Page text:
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In California, When Is A Tax NOT A Tax?

Today the Democrat-controlled legislature in California is hoping to raise $9.3 billion in revenues through a legal loophole. Under state law, a two-thirds vote is needed to raise taxes, and that means some Republican votes are needed. So far, Republicans have not budged on a budget package that includes tax hikes to close California's gaping $15 billion shortfall, a shortfall which could reach $42 billion in 18 months (at least that's what they tell us).

So, how to get around the Republicans? By raising "fees", not taxes. Approving fees only requires a simple majority, something the Democrats can do without a single Republican vote.

The Democrats are citing wording in state law which allows them to pass a tax bill as long as it doesn't raise revenues. So...follow me here...I think I've got this right...they plan to remove some taxes and replace them with other taxes plus fees. Then they'll raise the fees, which can be done with a simple majority.

What kind of fees are we talking about? A 13-cent extra fee on every gallon of gas, a 3/4 percent hike in sales taxes (fees?), and a 2.5 percent surcharge on personal income in 2009. A surcharge, not a tax, even though the money comes out of your paycheck and goes to the state.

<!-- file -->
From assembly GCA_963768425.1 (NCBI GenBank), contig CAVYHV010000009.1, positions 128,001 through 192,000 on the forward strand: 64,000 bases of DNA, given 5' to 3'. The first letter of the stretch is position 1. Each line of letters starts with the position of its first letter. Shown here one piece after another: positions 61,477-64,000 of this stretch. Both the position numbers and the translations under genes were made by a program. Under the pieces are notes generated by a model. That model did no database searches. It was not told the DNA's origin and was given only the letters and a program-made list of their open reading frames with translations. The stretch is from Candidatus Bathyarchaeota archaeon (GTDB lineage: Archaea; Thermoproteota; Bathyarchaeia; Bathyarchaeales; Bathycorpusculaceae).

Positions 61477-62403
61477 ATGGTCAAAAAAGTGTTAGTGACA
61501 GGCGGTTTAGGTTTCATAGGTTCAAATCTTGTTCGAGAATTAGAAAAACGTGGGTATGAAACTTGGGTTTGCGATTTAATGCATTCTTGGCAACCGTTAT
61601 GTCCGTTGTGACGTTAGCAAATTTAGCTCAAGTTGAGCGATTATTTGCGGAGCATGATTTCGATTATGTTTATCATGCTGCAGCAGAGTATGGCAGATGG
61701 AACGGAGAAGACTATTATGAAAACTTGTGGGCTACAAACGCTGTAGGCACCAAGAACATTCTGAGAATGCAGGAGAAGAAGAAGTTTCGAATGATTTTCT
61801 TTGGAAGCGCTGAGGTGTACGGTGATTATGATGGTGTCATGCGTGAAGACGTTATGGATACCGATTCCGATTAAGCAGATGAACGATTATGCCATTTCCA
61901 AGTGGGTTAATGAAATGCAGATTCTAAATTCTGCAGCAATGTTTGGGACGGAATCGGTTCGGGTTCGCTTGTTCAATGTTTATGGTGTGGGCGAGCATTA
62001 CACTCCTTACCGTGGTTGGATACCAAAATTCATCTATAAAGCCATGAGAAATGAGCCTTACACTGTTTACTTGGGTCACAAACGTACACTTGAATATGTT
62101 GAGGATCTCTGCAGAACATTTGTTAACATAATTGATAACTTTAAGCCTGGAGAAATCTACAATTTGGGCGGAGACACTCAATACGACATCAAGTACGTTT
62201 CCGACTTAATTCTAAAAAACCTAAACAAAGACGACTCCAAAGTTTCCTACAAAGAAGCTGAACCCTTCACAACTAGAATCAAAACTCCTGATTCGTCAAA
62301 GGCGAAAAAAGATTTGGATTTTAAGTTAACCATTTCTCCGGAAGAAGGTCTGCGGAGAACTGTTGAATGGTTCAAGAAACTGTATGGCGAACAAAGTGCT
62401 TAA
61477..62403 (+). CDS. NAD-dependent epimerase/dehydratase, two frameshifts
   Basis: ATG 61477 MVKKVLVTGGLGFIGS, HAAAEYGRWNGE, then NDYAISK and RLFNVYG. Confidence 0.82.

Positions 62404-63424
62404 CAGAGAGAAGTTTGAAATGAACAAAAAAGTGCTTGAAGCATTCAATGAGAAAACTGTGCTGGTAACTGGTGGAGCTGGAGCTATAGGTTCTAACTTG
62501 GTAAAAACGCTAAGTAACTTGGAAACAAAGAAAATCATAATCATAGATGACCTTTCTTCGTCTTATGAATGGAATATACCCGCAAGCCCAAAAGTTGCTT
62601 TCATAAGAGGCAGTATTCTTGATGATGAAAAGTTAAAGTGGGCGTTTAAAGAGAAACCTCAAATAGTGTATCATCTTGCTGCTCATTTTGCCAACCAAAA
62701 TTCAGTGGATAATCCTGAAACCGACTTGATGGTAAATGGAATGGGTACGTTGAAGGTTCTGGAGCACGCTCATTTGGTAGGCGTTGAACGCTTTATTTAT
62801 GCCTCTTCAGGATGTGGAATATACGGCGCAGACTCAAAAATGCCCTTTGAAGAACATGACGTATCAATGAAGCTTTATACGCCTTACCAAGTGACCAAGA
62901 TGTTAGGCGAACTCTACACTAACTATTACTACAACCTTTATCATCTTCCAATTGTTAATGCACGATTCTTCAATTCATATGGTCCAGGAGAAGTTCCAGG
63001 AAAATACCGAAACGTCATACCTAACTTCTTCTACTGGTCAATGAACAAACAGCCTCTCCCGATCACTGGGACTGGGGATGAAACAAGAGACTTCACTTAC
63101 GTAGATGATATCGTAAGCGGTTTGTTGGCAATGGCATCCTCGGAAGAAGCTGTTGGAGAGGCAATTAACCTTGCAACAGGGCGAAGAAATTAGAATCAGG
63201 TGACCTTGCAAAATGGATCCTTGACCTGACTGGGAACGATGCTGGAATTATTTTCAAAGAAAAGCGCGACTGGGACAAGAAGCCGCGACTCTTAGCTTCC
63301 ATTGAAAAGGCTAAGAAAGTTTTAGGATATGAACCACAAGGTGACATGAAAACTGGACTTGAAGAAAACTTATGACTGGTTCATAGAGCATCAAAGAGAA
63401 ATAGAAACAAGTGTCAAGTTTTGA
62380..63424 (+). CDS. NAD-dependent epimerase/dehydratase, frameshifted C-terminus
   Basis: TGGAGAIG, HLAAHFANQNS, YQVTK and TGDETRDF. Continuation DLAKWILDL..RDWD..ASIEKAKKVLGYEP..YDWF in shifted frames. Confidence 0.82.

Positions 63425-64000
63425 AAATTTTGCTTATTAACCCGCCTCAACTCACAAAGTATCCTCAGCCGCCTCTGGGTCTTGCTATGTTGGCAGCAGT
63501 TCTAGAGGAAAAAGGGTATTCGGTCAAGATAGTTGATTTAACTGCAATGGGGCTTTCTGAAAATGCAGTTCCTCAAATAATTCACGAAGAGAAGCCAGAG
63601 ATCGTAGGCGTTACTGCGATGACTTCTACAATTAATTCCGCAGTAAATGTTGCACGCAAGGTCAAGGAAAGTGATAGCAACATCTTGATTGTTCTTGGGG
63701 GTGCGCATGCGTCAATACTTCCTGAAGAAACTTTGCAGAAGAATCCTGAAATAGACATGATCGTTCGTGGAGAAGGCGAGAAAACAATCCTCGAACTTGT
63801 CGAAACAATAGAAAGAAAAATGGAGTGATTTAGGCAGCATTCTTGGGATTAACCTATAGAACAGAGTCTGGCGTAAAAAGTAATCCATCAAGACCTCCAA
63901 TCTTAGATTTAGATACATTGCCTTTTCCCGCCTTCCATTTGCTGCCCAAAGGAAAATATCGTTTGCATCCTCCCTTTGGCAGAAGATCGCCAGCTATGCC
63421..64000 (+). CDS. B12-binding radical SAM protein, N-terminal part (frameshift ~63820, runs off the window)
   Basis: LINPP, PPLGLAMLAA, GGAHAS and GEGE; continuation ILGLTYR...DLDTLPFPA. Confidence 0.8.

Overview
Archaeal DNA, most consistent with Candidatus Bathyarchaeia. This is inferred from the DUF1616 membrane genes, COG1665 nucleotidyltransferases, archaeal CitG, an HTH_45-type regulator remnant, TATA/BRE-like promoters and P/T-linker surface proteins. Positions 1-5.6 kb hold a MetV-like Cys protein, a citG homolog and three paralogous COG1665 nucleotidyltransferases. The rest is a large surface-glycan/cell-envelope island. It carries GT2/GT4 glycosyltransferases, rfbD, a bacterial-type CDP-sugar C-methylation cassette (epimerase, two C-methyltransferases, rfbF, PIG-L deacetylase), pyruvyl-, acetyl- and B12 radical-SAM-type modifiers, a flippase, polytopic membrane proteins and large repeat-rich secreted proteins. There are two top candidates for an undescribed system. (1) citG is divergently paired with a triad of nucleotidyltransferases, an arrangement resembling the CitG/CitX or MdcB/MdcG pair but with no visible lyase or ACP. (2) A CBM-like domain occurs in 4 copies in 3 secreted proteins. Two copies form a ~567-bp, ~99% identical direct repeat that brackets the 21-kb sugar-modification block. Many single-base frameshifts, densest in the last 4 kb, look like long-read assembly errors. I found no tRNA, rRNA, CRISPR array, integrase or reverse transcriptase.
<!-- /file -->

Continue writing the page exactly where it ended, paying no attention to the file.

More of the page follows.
The Democrat plan also includes $7.3 billion in cuts to programs. If this passes, Republicans and the Howard Jarvis Taxpayers Association plan to head straight to the nearest courthouse to file suit. They are preparing to vote as we speak.

Meantime, I heard from a businessman who sells products to the state's prisons. He says the prison officials' credit cards are maxed out and he will no longer accept them. He is only accepting cash ON ORDER from the state. "We need full payment before we ship ANYTHING to any state entity," he says. Why not accept cash on delivery? "They could refuse the order, then we get screwed for the shipping cost."

Late Update: The legislature this evening passed the new budget package with a majority (but not two-thirds) vote, but the Governor says he will not sign the bill, saying, "it fell short on every single level."

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